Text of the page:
When I was over at the home of one our members one afternoon a few years ago, I asked her where her daughters were. They should have been home from school by then. “Oh, they are downtown right now with the Burrito Ministry” (a ministry that provides food for the homeless). It’s what they do every week at this time,” their mother said. And I was reminded that those two daughters of hers were getting it.

Last Tuesday night some of us were down at Colonial CP Church cooking, cleaning, serving, fellowshipping, helping with the clothes closet, doing our part to help people who don’t have a place to live or food to eat. At the same time, some of us were over at Second Baptist at a community thanksgiving worship which began with a Muslim man singing/chanting the call to prayer. After the service, I talked with that Muslim man for a while down in the fellowship hall. He told me that he is from Morocco. And how welcomed he felt at that church that night, and how good he felt about it. And I thought about Jesus’ words, “I was a stranger and you welcomed me.” Thinking about those of you over at Colonial on that night I thought of his words as well: “I was hungry and you gave me food, I was thirsty and you gave me something to drink, I was naked and you gave me clothing.” And I was reminded that we may just be getting it as a community of faith. That we may just be getting what is at the heart of our faith.

Last week someone whose life has been touched by this church remarked to me over lunch, “You’ve got a good church, William.” And he said that because he is experiencing and seeing the care of people in this church through a difficult time. It called to mind the many times you have visited people in the hospital, taken food to people who were going through difficult times, visited and cared for sick or lonely neighbors, responded to emergencies with your care, and done so much more that I don’t know about. And I was reminded that we may just be getting it as a community of faith. That we may just be getting what is at the heart of our faith.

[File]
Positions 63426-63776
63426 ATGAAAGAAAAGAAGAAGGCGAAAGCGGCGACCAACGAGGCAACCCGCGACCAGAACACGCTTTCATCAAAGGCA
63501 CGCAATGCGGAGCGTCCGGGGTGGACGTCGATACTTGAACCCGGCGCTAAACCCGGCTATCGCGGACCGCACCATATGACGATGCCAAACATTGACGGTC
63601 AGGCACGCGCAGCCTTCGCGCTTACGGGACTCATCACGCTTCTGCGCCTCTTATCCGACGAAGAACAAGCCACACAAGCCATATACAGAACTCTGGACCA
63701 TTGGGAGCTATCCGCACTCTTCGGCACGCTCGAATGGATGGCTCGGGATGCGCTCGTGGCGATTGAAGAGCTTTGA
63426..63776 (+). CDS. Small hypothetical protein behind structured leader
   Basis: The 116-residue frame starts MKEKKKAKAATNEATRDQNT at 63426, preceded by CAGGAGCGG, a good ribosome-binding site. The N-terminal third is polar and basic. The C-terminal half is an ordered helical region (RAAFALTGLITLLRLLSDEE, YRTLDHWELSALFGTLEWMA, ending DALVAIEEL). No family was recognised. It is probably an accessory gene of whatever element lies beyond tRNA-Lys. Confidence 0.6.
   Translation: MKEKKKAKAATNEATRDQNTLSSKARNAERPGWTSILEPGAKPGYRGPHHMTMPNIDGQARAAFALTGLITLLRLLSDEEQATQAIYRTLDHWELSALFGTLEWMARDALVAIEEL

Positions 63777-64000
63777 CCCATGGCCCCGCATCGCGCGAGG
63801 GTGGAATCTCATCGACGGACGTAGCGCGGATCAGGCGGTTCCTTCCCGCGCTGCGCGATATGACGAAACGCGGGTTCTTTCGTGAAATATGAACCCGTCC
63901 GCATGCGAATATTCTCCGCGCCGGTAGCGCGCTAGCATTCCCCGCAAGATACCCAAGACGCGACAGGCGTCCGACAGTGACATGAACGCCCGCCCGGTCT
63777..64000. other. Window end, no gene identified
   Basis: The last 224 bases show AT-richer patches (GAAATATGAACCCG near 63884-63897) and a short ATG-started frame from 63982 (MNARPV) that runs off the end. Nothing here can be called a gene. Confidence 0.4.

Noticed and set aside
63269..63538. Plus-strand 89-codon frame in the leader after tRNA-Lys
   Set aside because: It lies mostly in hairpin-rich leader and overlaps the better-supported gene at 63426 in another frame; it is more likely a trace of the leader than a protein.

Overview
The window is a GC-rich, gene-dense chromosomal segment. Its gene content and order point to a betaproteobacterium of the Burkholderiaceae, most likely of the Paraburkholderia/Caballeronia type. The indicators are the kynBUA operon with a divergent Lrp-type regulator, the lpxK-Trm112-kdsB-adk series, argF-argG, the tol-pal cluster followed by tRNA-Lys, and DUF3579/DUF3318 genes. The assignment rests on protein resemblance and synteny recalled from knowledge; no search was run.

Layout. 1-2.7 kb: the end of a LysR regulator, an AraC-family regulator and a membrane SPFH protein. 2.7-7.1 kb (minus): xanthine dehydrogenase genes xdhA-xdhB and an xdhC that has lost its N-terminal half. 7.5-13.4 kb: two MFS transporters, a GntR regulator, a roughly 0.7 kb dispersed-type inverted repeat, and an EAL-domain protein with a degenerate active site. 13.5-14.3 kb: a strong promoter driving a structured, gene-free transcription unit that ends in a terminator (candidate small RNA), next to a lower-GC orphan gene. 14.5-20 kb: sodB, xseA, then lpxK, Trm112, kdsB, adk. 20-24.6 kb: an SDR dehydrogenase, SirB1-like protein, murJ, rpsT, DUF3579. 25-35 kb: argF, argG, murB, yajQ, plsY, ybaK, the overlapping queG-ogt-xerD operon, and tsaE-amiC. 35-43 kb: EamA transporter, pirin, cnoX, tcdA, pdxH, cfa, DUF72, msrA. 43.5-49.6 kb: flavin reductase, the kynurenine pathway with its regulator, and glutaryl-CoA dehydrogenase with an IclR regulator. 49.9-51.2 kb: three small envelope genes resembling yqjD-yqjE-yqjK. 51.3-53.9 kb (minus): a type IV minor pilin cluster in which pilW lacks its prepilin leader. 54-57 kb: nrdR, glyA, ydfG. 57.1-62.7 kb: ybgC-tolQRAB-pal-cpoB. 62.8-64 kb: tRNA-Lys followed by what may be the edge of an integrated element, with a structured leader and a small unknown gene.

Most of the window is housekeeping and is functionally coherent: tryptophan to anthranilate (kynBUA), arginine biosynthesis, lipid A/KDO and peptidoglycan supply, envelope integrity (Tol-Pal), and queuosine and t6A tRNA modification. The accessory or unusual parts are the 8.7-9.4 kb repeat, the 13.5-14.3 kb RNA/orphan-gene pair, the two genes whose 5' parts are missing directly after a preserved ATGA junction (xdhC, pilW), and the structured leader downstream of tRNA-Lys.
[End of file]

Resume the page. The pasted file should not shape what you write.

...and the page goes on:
John Buchanan writes that “God wants to save us by touching our hearts with love. God wants to save us by persuading us to care and see other human beings who need us… That is God’s favorite project,” Buchanan continues, “to teach you and me the fundamental lesson, the secret, the truth—that to love is to live.”

So you may be the smartest and most athletic and popular kid in school, but if you don’t have a heart for those kids who are bullied and left out, if you are not willing to stand up for them and invite them to sit at your table, you don’t know what it is to live. And you may have all the things that you were taught a successful adult should have, but if you don’t have a heart that can be touched by the ones who are often excluded, by the strangers who are here because where they were from was a nightmare, by the ones who can’t afford what people like us often take for granted, by those who have been treated unfairly by the realities of life in this world, then you don’t know what it is to live.

I think the church on this last Sunday of the liturgical year sort of plays a fast one on us. This is Christ the King Sunday. This is the last Sunday of the year in which we celebrate Christ in all his kingly glory. And then on this Sunday we get a gospel that is before us today that reminds us where the king is to be found. And where we find him is a surprise to everyone—to the righteous and unrighteous, to the sheep and the goats. We find him among the hungry. We find him among the thirsty, maybe even in Puerto Rico where there is still not enough clean drinking water for many of the people. We find him among the strangers—those DACA kids who may lose their homes here and those Haitian refugees settled here who are having their immigration status taken away and people like that Muslim man who called us to prayer on Tuesday night whose presence seems a threat to some. We find Jesus in those homeless people shopping for something to wear at Colonial’s upstairs clothes closet. We find him in a hospital room or living her last ailing days at home. We find him even in a prison, passing time, feeling afraid and alone, hoping someone remembers and cares.

And, as Natalie Hampton reminds us, we may even find Jesus roaming around a cafeteria, looking for somewhere to sit, looking for someone who will say, “Come sit with us. We’d be glad for you to join us.”

It’s a funny King Jesus we worship. But that is who he is, the scripture tells us. He comes to us as the one needing our love. Which means that Jesus may come to us even in our own brokenness, even in our own darkness, saying, “Embrace me. Love me. Care for me. Even through your pain. And know what it means to live.” “For,” as he also says, “just as you did it to one of the least of these who are members of my family, you did it to me.”

—William E. Warren, Cumberland Presbyterian Church of Germantown, November 26, 2017